Drinking coffee, regular or decaf, may provide you with some protection from specific causes of death. It’s also looking likely that there are more benefits to regularly drinking coffee than there are harms. Regardless, coffee will not keep you alive forever.


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Of strawmen in food swamps who exclusively eat carrots

The Statist Guide to Healthy Eating in the National Post last week had me all like:


Maybe the author, Soupcoff, was trying to be inflammatory. In that case, she certainly succeeded.

Recent news has come out about so-called “food swamps” in Toronto. These swamps are areas that are plentiful in less nutritious food options and lacking in things like grocery stores and farmers markets where fresh, minimally processed foods can be purchased.

Soupcoff argued creating policies and zoning to promote healthy eating is ridiculous; as is the notion of a “food swamp” in the first place. Instead of creating places where the healthy choice is the easy choice we should just be teaching people how to make healthy choices.

According to Soupcoff, “If we want people to eat healthier, treating them as grown-ups and giving facts is probably going to be far more effective than elaborate zoning plans to engineer equal kale distribution.” Sorry, nope. If people are surrounded by food options that aren’t very nutritious then they’re far more likely to choose those options on a regular basis than if they’re surrounded by healthy food options. I certainly believe that most people could benefit from greater nutrition education. However, for people to make healthier choices we need to be redesigning our environments so that those healthier choices are easier to make. Kale or no kale.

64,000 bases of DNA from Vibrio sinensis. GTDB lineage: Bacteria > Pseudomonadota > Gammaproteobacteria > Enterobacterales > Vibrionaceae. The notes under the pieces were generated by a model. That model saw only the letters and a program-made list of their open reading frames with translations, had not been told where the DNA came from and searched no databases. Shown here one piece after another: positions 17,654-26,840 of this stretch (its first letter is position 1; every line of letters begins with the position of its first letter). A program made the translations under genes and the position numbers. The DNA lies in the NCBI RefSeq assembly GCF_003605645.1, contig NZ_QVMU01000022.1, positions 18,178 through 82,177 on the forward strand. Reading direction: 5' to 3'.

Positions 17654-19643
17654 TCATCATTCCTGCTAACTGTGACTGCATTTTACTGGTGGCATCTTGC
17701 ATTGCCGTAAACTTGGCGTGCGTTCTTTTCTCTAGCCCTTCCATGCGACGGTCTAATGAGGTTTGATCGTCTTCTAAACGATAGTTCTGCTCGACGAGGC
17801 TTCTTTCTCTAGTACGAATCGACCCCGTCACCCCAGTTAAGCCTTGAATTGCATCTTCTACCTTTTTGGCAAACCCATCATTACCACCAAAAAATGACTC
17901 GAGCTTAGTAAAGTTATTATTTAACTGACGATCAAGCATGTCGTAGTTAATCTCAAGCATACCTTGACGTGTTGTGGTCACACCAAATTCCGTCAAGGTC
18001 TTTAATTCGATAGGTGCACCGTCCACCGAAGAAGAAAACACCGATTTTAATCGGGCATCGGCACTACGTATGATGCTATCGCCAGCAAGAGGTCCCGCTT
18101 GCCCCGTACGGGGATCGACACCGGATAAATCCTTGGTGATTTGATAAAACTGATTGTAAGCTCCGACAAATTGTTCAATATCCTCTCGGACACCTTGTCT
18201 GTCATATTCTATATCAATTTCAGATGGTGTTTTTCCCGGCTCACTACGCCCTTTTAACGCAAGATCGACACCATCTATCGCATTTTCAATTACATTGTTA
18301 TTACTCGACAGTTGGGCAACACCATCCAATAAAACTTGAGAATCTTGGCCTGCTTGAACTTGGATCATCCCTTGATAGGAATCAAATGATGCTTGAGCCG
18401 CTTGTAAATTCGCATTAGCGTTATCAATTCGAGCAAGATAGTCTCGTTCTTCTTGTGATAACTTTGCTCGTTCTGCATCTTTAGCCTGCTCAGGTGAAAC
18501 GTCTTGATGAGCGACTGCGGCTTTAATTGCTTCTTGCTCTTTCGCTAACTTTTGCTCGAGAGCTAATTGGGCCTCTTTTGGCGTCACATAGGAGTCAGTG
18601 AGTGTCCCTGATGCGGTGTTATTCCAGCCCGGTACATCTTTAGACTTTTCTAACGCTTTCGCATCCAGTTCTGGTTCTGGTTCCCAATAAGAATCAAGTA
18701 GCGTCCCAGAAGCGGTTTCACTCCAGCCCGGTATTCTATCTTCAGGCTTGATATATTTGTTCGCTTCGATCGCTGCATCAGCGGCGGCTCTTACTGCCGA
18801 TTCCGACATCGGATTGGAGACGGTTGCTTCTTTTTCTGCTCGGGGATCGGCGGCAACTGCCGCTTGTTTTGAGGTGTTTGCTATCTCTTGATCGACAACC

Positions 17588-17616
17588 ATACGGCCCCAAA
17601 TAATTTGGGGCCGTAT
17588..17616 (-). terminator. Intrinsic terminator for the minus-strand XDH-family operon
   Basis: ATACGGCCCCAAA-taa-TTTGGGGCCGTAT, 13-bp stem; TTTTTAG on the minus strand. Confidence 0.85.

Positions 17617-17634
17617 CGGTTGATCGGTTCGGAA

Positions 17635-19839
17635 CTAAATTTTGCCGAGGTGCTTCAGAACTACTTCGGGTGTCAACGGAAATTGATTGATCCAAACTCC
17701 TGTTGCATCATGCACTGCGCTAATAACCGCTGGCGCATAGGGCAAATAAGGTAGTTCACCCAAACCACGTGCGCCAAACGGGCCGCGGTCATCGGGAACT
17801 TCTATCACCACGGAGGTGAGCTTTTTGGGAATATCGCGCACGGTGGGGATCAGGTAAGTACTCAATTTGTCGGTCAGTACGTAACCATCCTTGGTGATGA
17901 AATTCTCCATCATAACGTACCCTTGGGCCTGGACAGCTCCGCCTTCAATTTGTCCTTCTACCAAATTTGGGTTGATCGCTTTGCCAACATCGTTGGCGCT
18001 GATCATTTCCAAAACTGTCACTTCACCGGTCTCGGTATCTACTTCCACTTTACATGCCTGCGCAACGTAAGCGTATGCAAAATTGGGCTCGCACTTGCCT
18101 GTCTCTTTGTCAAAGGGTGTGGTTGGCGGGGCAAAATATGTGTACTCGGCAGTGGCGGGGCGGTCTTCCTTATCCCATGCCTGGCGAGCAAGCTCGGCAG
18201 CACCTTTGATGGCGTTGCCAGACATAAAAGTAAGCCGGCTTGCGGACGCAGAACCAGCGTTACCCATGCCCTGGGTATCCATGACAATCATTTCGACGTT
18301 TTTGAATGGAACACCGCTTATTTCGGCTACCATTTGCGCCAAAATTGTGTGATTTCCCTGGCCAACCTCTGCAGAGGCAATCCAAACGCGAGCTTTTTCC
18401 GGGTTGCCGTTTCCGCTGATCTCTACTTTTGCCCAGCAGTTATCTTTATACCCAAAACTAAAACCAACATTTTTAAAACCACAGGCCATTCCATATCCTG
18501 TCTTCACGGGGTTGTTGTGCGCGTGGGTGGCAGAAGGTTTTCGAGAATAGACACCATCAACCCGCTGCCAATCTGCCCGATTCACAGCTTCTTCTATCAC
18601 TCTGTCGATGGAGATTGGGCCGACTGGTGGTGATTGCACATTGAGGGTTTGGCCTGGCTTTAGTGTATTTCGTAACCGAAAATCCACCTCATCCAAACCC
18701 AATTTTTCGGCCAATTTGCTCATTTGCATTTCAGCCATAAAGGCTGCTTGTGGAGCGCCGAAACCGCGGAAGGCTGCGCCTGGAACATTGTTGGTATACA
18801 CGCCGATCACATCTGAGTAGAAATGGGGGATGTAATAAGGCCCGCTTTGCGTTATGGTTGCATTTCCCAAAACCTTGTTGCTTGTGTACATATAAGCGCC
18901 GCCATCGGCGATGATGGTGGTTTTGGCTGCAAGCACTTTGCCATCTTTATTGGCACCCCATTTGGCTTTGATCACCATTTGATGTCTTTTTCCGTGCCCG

Soupcoff then goes off on a tangent, bringing in a strawman, to tell us that people who exclusively consume carrots are less healthy than people who consume a balanced varied diet and an occasional chocolate bar. As if this has anything to do with making healthy food choices easily available to all.

Interestingly, Soupcoff is the National Director for the Canadian Constitution Foundation. A far-right-wing organization that supposedly fights for the freedoms of Canadians. Apparently, creating environments which promote food security and provide healthy food options is somehow infringing on our basic rights and freedoms. Go figure.


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Burger King rules in New Brunswick schools

Burger King image by Mike Mozart on flickr used under a Creative Commons Licence.

Burger King image by Mike Mozart on flickr used under a Creative Commons Licence.

A few weeks ago it hit the news that Burger King has the contract to provide hot lunches for the Anglophone East School District in New Brunswick. Some people were upset that a fast food restaurant is being paid to provide children with lunches. Others defended the program by stating that the foods provided meet the provincial school nutrition policy.

Without knowing exactly what foods are being provided through this program, I would be remiss in dismissing the program as unhealthy. The article simply states that burgers can’t be served more than twice a week, fries aren’t served at all, and they also offer salads and apple sauce. I admit that these claims don’t instil me with much confidence that the offerings are truly healthy, balanced, varied choices. After all, a healthy diet isn’t the absence of the least healthy foods. Offering burgers “only” twice a week isn’t exactly a paradigm of health. Nor is apple sauce and what I’m speculating would be an iceberg lettuce-heavy salad. But that’s just speculation. Perhaps BK is offering a variety of nutritious salad options.

I do think that it’s unfortunate that the decision as to which company receives the RFP to provide schools with lunches is made based on what company can meet the guidelines for the lowest price. Instead of looking at what other hot lunch providers can offer by way of variety and nutrition above and beyond foods permitted, it’s all about the money. Far be it for schools to consider the import of good nutrition on health, behaviour, and the ability of students to learn.